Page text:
Written by Curator Emeritus Bob Glotzhober
Photos by Linda Pansing, OHS archaeologist
Fall colors have turned, and most of the green leaves that became bright yellows and reds have dropped to the ground. The hills of southeast Ohio are quickly becoming all brown. But last week Wahkeena Nature Preserve started to become a little more green.
Wahkeena is an OHS site at the edge of the Hocking Hills, south of Lancaster. As with most of the OHS sites, this site has the daily operation run by a local partner group, in this case the Fairfield County Historical Parks. The nature center building there is an old log lodge, converted with logs from an old barn in the 1930s by then owners Frank and Carmen Warner. One coal furnace and two fuel oil furnaces later, the heating system was in need of replacement. As site manager Tom Shisler started talking with the OHS Historic Site Facilities team in Columbus, a joint decision was made to replace the old furnace with a geothermal system. This system is a “closed loop system”, pumping a recirculating fluid underground, where it absorbs the ambient ground temperature, which is near 50 degrees year-round, and then pumps that temperature up to heat exchangers in the basement. It works like a heat pump, but much more efficiently since the ground temperature is nearly constant. No worry about, “do I convert to the back system at 32 degrees or 25 degrees or when”? While somewhat more expensive to install, the life of the geothermal system is long, and the energy requirements are among the best possible. Naturally, this reduces use of electricity and coal or oil, so geothermal systems are highly environmentally friendly, green systems. Just as good, from a management and financial standpoint, they greatly reduce the long-term costs of operating the site. This helps the bottom line at OHS, which no one complains about!
This past week, three wells were drilled, each 150 feet deep into the ground. Then tubing connected these underground into the basement. This week, the new heat exchanger/furnace will be installed in the basement, and soon the new geothermal system will be up and running. By spring, grass growth in the lawn area where the wells were drilled will eliminate any evidence of the massive effort of drilling the wells and connecting them to the basement. The evidence of disturbance will be gone, and so will the old, higher energy bills. Welcome in a greener Wahkeena Nature Preserve. The work was funded in part from funds in the Carmen Warner Foundation, established in the Warner will to assist with maintenance of the site, and with emergency repair funds that OHS receives from the State of Ohio.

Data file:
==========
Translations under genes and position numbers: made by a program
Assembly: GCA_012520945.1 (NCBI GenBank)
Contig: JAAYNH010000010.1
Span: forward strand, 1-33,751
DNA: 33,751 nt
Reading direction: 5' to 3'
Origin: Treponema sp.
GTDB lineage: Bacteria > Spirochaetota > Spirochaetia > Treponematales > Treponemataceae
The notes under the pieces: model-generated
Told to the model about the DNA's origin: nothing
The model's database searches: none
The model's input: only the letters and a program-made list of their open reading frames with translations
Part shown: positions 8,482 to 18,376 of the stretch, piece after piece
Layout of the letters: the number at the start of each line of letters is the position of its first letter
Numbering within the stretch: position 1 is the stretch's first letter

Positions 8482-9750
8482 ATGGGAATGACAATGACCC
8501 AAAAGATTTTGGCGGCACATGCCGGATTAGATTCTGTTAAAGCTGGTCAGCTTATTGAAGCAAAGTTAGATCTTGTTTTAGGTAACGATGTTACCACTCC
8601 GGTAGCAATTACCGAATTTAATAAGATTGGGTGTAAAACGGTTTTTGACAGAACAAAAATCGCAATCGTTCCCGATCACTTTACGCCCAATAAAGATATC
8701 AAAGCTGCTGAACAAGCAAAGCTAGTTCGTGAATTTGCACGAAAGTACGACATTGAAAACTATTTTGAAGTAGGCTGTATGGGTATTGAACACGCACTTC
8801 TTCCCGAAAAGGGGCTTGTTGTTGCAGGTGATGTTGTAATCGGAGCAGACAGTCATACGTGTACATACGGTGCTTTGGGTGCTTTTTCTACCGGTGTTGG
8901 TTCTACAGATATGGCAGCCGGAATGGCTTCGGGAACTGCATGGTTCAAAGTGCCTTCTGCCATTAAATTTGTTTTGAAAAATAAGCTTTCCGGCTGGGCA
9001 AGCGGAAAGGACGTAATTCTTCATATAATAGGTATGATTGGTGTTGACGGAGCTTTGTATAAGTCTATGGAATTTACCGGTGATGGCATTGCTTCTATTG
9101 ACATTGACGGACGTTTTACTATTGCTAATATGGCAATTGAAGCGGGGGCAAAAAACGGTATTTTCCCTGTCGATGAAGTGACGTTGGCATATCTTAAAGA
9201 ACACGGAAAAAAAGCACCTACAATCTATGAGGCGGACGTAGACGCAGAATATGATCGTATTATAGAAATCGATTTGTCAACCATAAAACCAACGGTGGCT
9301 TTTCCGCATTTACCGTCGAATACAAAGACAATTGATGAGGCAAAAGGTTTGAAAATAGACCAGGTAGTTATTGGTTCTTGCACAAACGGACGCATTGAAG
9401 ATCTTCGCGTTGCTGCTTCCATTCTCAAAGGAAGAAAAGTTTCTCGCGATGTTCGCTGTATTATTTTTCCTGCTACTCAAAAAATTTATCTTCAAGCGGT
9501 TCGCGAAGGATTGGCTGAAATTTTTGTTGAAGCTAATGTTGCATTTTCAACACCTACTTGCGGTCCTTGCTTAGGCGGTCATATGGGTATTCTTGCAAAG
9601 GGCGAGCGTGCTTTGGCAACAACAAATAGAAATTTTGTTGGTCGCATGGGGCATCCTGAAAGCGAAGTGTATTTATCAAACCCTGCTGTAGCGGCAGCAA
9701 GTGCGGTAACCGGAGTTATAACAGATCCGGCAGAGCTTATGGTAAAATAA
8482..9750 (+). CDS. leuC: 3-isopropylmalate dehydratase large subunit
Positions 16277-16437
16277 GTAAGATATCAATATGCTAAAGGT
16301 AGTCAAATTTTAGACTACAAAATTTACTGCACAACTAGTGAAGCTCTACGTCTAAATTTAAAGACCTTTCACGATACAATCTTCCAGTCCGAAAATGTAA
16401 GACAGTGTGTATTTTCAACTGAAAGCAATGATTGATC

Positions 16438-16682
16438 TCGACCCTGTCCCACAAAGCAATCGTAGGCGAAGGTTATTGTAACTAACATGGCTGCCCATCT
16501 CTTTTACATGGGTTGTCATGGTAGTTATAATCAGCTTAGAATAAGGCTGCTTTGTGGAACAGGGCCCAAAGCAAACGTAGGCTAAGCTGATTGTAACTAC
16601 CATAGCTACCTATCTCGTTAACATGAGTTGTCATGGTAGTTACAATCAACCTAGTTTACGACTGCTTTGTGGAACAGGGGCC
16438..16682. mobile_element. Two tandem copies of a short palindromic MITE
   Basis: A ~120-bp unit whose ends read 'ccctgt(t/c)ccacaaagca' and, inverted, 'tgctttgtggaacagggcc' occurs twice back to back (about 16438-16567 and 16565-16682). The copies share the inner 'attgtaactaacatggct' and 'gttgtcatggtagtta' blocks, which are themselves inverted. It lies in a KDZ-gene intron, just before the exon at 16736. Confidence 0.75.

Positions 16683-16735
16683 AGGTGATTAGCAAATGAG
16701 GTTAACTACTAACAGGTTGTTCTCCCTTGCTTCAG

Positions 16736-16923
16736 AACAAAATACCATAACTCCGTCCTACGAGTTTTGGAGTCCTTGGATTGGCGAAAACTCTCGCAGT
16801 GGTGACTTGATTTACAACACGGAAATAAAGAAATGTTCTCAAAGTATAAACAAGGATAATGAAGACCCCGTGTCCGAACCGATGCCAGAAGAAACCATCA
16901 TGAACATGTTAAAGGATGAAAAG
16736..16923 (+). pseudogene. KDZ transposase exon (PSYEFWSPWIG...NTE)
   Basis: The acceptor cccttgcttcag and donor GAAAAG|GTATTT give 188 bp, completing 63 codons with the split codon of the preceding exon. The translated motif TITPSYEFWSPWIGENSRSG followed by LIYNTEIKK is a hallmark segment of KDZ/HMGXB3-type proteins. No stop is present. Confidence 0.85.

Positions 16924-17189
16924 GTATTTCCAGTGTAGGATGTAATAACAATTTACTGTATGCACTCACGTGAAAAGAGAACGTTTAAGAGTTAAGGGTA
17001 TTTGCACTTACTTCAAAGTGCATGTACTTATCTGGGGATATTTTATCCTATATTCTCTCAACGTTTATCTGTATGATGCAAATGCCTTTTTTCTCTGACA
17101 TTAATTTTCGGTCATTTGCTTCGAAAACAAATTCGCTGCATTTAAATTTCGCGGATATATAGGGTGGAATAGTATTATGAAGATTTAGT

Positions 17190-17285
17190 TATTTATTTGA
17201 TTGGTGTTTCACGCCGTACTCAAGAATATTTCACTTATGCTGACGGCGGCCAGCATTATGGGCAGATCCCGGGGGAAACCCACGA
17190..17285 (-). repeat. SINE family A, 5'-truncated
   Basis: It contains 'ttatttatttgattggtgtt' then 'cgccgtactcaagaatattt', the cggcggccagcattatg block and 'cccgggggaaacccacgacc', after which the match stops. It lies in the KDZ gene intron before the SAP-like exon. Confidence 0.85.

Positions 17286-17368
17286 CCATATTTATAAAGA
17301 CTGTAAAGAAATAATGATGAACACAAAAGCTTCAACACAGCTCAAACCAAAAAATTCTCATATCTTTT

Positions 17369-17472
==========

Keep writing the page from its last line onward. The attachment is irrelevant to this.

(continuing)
When the new Education Building at Cedar Bog was dedicated in April of 2009, it included a number of green technologies. It too has a geothermal heating and cooling system in this case powered by ground water that also feeds the buildings water needs. Cedar Bog also has extra thick wall insulation, an energy capturing tromb wall, solar panels on the roof, special low flow toilets and non-water urinals and a variety of other energy efficient options. Exhibits at Cedar Bog discuss each of the green technologies used.
While these two examples are great, in some ways they are just the beginning for OHS. The Ohio Historical Society has begun a Sustainability Initiative at the Ohio History Center in Columbus, from which lessons will be shared with other OHS sites in future. At OHC, we are pursuing LEED (Leadership in Energy and Environmental Design) certification, which is a 3 year process to “green” our building and operations. Watch for future developments at our Columbus facility, or contact Amy Kaspar in the Historic Site Facilities office at [email protected]
Curator Emeritus of Natural History